A female UMKC students sits in a history class wearing a UMKC sweatshirt.

Meet Our Students

History students at UMKC come together from all over the country. Get to know our students and you’ll know what the College is all about.

History Student Niki Joshi

Niki Joshi, class of 2023, is a UMKC student double majoring in History and English and minoring in Film Studies. Niki is a Trustees’ Scholar and a member of the Honors College.

Tell us about you!

My interests are scattered, so my experiences and involvement are diverse. On campus, I’m a writer for Her Campus at UMKC and the Video & Production Coordinator for TEDxRockhill. I’ve also worked on political campaigns for local and federal elections and as a production assistant on a documentary produced by and featuring Reese Witherspoon. Most recently, I spent the spring semester as an intern for the Public Programs Department at the Nelson-Atkins Museum of Art.

I’m really passionate about advocacy and social justice, so the volunteer work I’ve done has often been centered around that. I’ve done outreach for Al Gore’s nonprofit, Climate Reality, been a coordinator and organizer for March For Our Lives, and helped coordinate a couple of fundraising projects for UNICEF.

Why did you choose to become a history major at UMKC?

I think your teachers will either make or break your learning experience, so my impressions of the professors I met on campus visits weighed heavily in my decision. When I visited UMKC during my senior year of high school, I had the opportunity to meet a couple of professors in the department. They were really warm and inviting, and it didn’t take long to recognize the genuine passion and enthusiasm they have for teaching and supporting their students.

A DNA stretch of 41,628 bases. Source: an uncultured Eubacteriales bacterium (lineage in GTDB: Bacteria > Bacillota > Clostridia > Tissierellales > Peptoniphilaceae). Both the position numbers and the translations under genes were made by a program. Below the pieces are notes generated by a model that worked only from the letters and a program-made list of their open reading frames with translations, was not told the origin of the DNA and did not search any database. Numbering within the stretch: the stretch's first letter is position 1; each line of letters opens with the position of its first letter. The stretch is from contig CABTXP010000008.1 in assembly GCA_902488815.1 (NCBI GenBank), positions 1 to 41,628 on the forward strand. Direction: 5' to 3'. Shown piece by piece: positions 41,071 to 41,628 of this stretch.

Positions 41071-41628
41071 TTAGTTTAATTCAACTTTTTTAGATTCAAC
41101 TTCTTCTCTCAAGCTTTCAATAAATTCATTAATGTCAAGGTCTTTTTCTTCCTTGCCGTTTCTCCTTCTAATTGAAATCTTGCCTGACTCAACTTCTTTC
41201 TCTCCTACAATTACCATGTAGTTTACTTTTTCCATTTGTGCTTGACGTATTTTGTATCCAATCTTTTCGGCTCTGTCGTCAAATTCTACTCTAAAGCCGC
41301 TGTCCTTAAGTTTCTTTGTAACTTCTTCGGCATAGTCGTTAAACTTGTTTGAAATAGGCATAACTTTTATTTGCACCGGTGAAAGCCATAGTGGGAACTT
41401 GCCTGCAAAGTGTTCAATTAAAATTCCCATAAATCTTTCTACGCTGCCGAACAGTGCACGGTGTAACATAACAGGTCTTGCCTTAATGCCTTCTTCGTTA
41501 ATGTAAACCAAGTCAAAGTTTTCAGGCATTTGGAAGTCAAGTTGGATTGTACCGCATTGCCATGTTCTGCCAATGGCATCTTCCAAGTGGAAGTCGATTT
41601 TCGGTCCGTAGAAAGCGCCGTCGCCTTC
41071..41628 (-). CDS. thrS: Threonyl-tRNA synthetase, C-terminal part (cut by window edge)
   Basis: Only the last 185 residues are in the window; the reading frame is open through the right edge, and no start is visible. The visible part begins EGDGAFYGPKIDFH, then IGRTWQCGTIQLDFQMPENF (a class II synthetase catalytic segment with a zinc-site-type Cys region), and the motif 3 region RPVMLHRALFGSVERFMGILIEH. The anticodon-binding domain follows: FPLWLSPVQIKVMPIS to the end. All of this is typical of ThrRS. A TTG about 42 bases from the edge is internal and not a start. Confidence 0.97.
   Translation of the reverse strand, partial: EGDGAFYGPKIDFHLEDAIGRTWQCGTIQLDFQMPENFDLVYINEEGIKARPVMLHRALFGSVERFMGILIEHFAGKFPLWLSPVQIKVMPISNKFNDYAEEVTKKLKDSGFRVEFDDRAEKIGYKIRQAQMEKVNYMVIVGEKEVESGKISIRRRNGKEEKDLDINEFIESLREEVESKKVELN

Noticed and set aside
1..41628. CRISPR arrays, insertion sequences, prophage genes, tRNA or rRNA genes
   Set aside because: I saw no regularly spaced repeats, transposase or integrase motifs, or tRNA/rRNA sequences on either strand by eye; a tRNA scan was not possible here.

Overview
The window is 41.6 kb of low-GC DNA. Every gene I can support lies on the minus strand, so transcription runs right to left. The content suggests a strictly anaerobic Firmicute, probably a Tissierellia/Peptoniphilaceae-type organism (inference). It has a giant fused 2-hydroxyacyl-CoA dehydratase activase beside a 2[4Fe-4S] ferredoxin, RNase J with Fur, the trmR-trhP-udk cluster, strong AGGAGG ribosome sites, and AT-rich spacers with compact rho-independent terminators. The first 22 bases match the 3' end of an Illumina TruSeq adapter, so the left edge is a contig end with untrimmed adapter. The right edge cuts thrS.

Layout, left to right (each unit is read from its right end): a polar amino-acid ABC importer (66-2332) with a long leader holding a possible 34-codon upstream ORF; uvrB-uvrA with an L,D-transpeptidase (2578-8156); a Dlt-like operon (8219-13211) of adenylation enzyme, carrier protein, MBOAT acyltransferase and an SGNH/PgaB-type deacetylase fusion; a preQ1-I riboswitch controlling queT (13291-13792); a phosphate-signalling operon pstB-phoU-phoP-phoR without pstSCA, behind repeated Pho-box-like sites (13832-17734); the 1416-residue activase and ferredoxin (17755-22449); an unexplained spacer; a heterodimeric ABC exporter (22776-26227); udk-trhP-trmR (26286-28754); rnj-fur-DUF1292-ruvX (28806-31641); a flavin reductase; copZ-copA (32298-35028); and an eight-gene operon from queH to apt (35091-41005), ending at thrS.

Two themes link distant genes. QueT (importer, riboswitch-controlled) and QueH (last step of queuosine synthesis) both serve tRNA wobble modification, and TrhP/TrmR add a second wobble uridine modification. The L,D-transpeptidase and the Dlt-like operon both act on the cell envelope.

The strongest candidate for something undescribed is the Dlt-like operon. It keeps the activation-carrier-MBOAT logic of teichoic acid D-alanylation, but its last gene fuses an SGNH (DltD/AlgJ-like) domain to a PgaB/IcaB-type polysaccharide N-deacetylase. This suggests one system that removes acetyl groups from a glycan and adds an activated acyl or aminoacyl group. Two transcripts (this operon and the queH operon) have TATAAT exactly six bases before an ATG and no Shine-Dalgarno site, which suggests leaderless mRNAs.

Every time I take a history class, I continue to find that to be true. All of my professors have been successful in creating a welcoming and open classroom environment where people feel comfortable asking questions and participating in discussions. They’re all incredibly approachable and uplifting, which has made it easy for me to build relationships with them.

I especially adore my advisor, Mr. Chainy Folsom, whose expertise, goodwill, and impeccable sense of humor have encouraged me to step out of my comfort zone and make every possible stride towards maximizing and enriching my time as an undergraduate.

What words do you live by?

“The future belongs to those who believe in the beauty of their dreams.”
-Eleanor Roosevelt

What is the best piece of advice you have been given by a history professor?

During one of my history classes, my professor said, “It’s the arts and humanities that breathe meaning into life.” I thought it was a really beautiful and profound statement, and it’s given me a sense of reassurance and purpose. It makes me feel like what I’m doing is valuable and important.

What advice would you give to someone considering a history major?

I think people are wary of studying history because they think it revolves around the ability to memorize dates, names, and events. But in reality, history is less about knowing and more about understanding. It’s about being able to take information and look for patterns, develop arguments, and draw comparisons and conclusions. The skills you learn as a student of history are applicable to almost anything you can imagine.

What have you learned about yourself while earning your degree?

It’s sort of cliché, but I’ve found that when you choose to learn about the things that interest you, the work that’s required of you doesn’t actually feel like work.

What do you hope to do after you graduate?

I’m still trying to figure that out, but I anticipate going to graduate school. I’m interested in public policy and international relations and find those avenues to be the most practical, but I’m also exploring possibilities related to creative writing and filmmaking.